BBC freedom of information exemption challenged at Court of Appeal

The BBC is facing a renewed legal attempt to force public disclosure of an internal review of its Middle East reporting.

Three judges at the Court of Appeal in London were urged to overturn a High Court ruling which blocked a claim by lawyer Steven Sugar that the report should be made public under the Freedom of Information Act.

The BBC has been accused of biased reporting against Israel in its coverage of the Israeli-Palestinian conflict.

Sugar, a commercial solicitor from Putney, south-west London, contends that the report, by senior editorial adviser Malcolm Balen, should be published as part of the on-going debate about alleged BBC partiality.

The BBC says the Balen report was produced “for purposes of journalism” and therefore falls outside the scope of the Act.

It also argues that its refusal to disclose the report is not open to challenge because it is not a “public body” within the meaning of the Act.

At first instance, the Information Commissioner agreed with the BBC. Sugar took the case to appeal and the Information Tribunal backed him.

But High Court judge Mr Justice Davis then accepted the BBC’s argument that the tribunal had no jurisdiction because the case fell outside the scope of the Act.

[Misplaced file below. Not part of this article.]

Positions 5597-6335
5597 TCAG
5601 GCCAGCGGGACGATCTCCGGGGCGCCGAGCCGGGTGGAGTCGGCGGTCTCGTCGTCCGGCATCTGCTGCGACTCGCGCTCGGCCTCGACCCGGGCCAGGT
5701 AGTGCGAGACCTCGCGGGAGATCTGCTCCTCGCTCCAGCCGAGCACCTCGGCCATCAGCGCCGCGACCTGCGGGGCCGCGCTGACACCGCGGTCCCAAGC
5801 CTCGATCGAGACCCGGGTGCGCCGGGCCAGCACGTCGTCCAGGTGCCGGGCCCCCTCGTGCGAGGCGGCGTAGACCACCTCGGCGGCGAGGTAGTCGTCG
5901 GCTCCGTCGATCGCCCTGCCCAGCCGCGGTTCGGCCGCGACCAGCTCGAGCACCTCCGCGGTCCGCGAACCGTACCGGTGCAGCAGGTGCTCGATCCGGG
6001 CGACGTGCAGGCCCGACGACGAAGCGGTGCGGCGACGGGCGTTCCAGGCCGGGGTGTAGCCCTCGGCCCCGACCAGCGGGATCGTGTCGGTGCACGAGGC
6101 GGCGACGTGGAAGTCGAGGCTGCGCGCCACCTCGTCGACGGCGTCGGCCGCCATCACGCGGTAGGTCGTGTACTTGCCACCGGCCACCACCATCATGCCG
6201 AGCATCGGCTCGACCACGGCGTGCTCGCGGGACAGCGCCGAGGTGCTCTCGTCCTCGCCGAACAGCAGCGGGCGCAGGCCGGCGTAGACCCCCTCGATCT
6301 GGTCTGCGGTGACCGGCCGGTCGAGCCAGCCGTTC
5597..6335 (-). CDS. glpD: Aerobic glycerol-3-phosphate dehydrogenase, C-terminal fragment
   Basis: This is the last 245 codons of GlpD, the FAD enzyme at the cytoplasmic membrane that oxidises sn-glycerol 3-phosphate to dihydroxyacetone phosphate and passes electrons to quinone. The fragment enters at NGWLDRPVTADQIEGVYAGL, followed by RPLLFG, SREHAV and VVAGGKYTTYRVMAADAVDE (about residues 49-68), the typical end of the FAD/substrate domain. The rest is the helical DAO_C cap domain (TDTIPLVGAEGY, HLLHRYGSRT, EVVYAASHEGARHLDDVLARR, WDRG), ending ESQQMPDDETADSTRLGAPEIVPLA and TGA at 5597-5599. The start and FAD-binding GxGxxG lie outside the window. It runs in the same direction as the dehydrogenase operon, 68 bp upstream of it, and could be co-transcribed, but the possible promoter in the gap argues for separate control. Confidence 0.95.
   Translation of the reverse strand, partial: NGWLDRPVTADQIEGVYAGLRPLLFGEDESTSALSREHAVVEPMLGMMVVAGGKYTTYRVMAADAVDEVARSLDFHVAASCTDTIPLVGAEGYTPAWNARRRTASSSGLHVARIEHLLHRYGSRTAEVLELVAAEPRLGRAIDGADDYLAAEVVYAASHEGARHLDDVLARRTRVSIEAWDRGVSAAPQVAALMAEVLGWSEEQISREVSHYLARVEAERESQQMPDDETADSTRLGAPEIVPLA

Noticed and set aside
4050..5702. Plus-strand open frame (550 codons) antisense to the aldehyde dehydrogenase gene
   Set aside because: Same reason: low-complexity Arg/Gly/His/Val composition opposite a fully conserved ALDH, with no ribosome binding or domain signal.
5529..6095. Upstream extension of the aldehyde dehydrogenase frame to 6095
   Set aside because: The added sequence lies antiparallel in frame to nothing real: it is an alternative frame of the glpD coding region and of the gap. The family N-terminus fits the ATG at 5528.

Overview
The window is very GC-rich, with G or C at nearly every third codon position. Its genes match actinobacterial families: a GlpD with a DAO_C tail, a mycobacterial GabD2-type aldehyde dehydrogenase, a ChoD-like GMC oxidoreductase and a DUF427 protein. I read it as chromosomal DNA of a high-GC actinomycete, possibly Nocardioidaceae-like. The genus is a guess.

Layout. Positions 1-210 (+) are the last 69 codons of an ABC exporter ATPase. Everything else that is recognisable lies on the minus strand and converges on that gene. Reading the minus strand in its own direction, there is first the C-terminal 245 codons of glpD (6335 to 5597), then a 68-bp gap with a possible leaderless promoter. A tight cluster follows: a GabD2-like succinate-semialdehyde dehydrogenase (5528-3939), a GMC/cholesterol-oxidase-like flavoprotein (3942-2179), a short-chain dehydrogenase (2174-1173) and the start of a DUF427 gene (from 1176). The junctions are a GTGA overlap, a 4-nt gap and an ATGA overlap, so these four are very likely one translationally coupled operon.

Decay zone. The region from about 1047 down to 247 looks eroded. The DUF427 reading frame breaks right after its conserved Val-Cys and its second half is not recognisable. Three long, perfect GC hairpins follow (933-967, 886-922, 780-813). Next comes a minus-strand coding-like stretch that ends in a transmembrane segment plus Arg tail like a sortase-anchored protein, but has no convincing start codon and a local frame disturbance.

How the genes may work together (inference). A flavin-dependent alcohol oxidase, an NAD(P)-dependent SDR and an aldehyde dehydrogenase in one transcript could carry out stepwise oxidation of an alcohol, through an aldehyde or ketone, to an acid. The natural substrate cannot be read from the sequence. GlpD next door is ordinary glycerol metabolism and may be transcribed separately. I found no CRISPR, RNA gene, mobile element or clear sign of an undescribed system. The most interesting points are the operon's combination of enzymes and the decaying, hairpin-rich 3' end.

The judge described the position as “most odd” and “potentially inconvenient in its consequence”, and said there were “powerful reasons in favour of there being a right of appeal to the tribunal in circumstances such as the present”.

Sugar says the exemption in the Act denying public access to information held for the purposes of “journalism, art or literature” was badly drafted and was preventing disclosure of material which should be publicly available.

The BBC contends that the Balen report was always intended as an internal review of programme content, to inform future output, and was never intended for publication.

It says it is vital for independent journalism that debates among its staff about how it covers stories do not have to be opened up to the public gaze.

Lord Justice Buxton, Lord Justice Lloyd and Sir Paul Kennedy were told yesterday that, even if Sugar won his appeal on the preliminary issues of jurisdiction and exemption and the case was sent back to the tribunal for reconsideration, he would not necessarily win the case because other factors might be decided against him.

The appeal hearing is set for two days. The court is expected to reserve judgment.

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